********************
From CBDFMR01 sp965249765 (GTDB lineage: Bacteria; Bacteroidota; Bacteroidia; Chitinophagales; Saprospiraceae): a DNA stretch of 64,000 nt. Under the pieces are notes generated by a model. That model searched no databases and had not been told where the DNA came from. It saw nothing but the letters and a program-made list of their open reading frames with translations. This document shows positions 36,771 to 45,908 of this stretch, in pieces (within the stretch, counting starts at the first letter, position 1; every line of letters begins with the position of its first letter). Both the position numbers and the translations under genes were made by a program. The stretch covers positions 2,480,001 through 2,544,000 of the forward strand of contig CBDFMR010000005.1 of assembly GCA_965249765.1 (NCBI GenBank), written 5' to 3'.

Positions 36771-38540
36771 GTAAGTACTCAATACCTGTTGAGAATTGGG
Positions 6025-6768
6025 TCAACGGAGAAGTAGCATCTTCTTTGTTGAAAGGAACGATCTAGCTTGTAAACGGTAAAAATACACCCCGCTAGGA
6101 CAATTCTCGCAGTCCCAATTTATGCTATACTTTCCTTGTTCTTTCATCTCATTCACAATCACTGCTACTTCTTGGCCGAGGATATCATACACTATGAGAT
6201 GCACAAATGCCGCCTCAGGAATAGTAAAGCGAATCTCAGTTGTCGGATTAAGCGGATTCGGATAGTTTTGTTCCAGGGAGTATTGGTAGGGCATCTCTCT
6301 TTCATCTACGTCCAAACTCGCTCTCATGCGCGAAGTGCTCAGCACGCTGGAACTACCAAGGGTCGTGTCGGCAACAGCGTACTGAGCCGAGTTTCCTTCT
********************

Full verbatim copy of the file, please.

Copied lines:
From CBDFMR01 sp965249765 (GTDB lineage: Bacteria; Bacteroidota; Bacteroidia; Chitinophagales; Saprospiraceae): a DNA stretch of 64,000 nt. Under the pieces are notes generated by a model. That model searched no databases and had not been told where the DNA came from. It saw nothing but the letters and a program-made list of their open reading frames with translations. This document shows positions 36,771 to 45,908 of this stretch, in pieces (within the stretch, counting starts at the first letter, position 1; every line of letters begins with the position of its first letter). Both the position numbers and the translations under genes were made by a program. The stretch covers positions 2,480,001 through 2,544,000 of the forward strand of contig CBDFMR010000005.1 of assembly GCA_965249765.1 (NCBI GenBank), written 5' to 3'.

Positions 36771-38540
36771 GTAAGTACTCAATACCTGTTGAGAATTGGG
Positions 6025-6768
6025 TCAACGGAGAAGTAGCATCTTCTTTGTTGAAAGGAACGATCTAGCTTGTAAACGGTAAAAATACACCCCGCTAGGA
6101 CAATTCTCGCAGTCCCAATTTATGCTATACTTTCCTTGTTCTTTCATCTCATTCACAATCACTGCTACTTCTTGGCCGAGGATATCATACACTATGAGAT
6201 GCACAAATGCCGCCTCAGGAATAGTAAAGCGAATCTCAGTTGTCGGATTAAGCGGATTCGGATAGTTTTGTTCCAGGGAGTATTGGTAGGGCATCTCTCT
6301 TTCATCTACGTCCAAACTCGCTCTCATGCGCGAAGTGCTCAGCACGCTGGAACTACCAAGGGTCGTGTCGGCAACAGCGTACTGAGCCGAGTTTCCTTCT